New Build: 3ware controller for RAID 5 vs. other options


I am building a new system and at this time I have planned to include a :

3ware 9650SE-4LPML SGL PCI Express x4 Low Profile Ready SATA II Hardware RAID Controller Card, Integrator 1-Pack

with 4x

Seagate Barracuda 7200.12 ST31000528AS 1TB 7200 RPM SATA 3.0Gb/s 3.5" Internal Hard Drive -Bare Drive

I was planning on putting these in a RAID 5 array (possibly with one hot spare). This array will only be used at the system level (eg. not shared on a network) and my primary focus is securing against data loss.

Through the forum I have learned it is probably not a good idea to depend on RAID features through the motherboard, which is why I have chosen this card.

My question: is this a good setup? Should I be thinking about getting different drives/ different controller / setting up the drives in a different RAID level? If I went to raid mirroring, would it be safe to use motherboard raid? Mobo:
GIGABYTE GA-X58A-UD3R LGA 1366 Intel X58 SATA 6Gb/s USB 3.0 ATX Intel Motherboard
6 answers Last reply
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  1. Securing against data loss is best done with a backup, not with RAID.

    Also, i would argue RAID5 is a more complex and thus less reliable RAID level, with things that can go wrong and limited recovery options. It is not uncommon a split/broken array suffers permanent data loss after the user tries to rebuild the array in a different configuration; the subsequent rebuild will destroy valid data that was otherwise recoverable.

    If you don't need alot of space, consider a RAID0 of two 2TB disks; thats 4TB of space. Now make sure you have 4TB elsewhere too and use that as a backup; much superior protection against dataloss than a single RAID5 volume on windows.
  2. What about doing a raid 10 array? I'm guessing the only disadvantage there would be if you had 2 drives failing that were part of different mirrors.

    If you just put 2 disks in raid 1 (or even 4), wouldn't that give you a reliable backup? Even if something went wrong with the controller and you had drive failure, wouldn't you be able to run them from the motherboard as usual?
    -If that is the case, do I really need a RAID card / would it be reliable to do it with motherboard raid?
  3. To be honest you are much better off getting an enterprise level drive instead of those barracudas before you consider which drive you want.

    RAID 5 would suffice but I would definitely recommend WD RAID Edition drives. Normal drives are just not up to the task for RAID enviroments.

    RAID 0 and RAID 1 or 1+0 are quite simple raid volumes. You can do those on a onboard controller without much to worry.

    Im using RAID 0 + external backup. External backup is more reliable since the drive is rarely used. But I do need to manually back up stuff which isn't too bad. I really just didn't want to deal with the noise and vibrations of an extra set of drives for RAID 1+0.

    I wouldn't worry about RAID 1+0. Having simutaneous failure is extremely extremely low. Having simutaneous failure of two drives of the same mirror is practically impossible.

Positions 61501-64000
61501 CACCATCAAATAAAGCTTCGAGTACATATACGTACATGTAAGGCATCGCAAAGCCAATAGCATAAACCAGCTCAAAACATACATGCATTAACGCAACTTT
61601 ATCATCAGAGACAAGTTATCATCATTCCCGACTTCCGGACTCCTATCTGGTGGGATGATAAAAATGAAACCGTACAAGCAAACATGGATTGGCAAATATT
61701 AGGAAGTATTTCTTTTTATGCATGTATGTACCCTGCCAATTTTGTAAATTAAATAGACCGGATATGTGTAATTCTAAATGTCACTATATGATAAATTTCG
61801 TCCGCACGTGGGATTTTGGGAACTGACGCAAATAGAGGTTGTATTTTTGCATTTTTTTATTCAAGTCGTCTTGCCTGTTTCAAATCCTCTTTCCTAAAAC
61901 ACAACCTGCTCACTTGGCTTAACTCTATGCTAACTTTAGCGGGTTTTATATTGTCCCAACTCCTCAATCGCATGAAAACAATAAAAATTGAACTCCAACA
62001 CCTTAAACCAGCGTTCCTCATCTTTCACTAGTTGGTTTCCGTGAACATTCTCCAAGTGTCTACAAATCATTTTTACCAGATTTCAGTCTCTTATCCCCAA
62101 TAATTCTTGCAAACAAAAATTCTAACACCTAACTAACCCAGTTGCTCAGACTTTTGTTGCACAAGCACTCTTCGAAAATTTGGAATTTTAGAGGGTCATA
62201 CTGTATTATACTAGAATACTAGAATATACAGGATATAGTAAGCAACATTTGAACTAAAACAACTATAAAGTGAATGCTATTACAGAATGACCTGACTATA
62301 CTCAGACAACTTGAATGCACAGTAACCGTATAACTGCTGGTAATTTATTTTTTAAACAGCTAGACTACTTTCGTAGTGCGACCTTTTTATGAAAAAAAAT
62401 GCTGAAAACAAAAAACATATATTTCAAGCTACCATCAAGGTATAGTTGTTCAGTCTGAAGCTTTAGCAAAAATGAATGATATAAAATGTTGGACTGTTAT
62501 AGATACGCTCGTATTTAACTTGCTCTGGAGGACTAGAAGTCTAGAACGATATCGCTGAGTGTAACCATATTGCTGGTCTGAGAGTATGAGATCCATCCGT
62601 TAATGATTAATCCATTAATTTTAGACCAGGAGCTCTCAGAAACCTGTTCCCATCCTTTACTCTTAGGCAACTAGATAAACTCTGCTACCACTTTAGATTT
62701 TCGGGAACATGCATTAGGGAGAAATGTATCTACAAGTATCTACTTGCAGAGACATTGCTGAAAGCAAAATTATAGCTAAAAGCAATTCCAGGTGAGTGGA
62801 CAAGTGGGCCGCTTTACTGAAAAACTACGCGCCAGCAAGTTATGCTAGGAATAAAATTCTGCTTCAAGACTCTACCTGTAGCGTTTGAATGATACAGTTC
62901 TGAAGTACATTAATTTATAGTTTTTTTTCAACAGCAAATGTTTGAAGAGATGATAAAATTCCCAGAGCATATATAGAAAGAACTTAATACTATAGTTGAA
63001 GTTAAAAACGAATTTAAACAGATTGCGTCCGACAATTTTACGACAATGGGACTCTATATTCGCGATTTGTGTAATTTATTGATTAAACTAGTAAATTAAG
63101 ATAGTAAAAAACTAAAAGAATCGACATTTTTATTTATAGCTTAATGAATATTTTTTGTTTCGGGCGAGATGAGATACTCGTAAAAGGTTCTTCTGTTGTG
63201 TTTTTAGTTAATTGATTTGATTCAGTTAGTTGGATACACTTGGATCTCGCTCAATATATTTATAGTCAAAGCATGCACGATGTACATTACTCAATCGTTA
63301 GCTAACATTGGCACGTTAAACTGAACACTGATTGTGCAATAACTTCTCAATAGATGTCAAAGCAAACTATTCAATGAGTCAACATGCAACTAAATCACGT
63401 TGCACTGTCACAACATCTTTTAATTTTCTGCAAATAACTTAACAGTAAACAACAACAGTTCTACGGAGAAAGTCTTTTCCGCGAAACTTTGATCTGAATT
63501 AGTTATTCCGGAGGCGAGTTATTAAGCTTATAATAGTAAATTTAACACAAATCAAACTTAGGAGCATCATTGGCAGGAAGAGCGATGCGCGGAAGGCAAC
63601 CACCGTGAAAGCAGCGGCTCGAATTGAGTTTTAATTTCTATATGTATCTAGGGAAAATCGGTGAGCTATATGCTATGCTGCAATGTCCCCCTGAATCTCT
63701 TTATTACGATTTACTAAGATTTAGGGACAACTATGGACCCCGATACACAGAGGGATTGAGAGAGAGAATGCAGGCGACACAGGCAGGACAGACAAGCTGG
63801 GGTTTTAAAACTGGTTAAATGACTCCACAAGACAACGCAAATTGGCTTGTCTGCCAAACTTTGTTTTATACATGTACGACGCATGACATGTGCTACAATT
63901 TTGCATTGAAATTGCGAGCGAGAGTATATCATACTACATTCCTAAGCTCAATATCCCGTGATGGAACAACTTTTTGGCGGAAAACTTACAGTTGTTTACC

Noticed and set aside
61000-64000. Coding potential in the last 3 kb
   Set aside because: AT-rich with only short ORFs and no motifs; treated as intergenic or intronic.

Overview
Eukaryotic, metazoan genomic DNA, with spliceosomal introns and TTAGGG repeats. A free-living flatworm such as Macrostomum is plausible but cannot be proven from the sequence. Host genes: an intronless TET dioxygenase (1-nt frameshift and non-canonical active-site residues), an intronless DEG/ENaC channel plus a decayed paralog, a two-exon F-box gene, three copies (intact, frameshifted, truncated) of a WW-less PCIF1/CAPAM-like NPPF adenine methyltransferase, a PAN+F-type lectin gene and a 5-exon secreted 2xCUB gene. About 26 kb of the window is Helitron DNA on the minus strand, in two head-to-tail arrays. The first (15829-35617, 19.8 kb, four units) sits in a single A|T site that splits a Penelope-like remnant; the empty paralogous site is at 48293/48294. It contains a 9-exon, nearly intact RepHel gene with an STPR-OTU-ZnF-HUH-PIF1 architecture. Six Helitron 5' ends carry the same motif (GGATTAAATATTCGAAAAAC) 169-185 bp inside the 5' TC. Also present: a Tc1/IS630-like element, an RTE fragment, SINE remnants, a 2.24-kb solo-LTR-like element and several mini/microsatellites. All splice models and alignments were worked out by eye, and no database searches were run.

4. That's a great setup. The best setup is the one that works for you. These guys are ALL right.

    To me, the weak point is the RAID card. If it goes down your RAID 5 is at risk. Raid 5 also has some potential issues with data corruption that may be avoided with the use of RAID 1. ECC ram can help (if your board supports it).

    What about a striped Raid 0 with 2 drives and a Mirrored RAID 1 with the other 2. That way you have a fast boot/gaming/video encoding disk with a 'safe' backup.

    Having dabbled in RAID 0s and 1s I'm not overly impressed. Save the money on the card and get an SSD. Use a couple of faster disks independently (they rarely fail and are quite fast on their own). Use NAS or external backups for safety. But that's my opinion... Do what's right for you. The system you plan will probably provide you with easy, fast, happy computing for a couple of years. Then you'll upgrade everything anyway.
  5. OK thanks everyone for the feedback. I ordered my rig this evening. I had already planned on getting a small SSD drive for operating system / several apps.

    I've decided to ditch the 3ware RAID card and use the saved money to upgrade the drives I was going to get. I've settled on the WD RE-3 , 1TB drives x 4.

    I haven't yet decide on which RAID configuration I will run with my motherboard, but I am thinking that most likely I will choose simply mirroring 2 drives and just having 1 large 2TB array. I figure that way if anything goes wrong with a drive, I could use the mirrored drive normally in the mean time and then purchase a new drive to restore the raid. Furthermore, the enterprise level RAID drives should take much longer to fail.

    I'm sure I'll be back to the forums soon once it is built to get help with overclocking / do any troubleshooting. Everyone has been most helpful.
  6. Great! You'll have the best of all worlds it seems.

    See you around.
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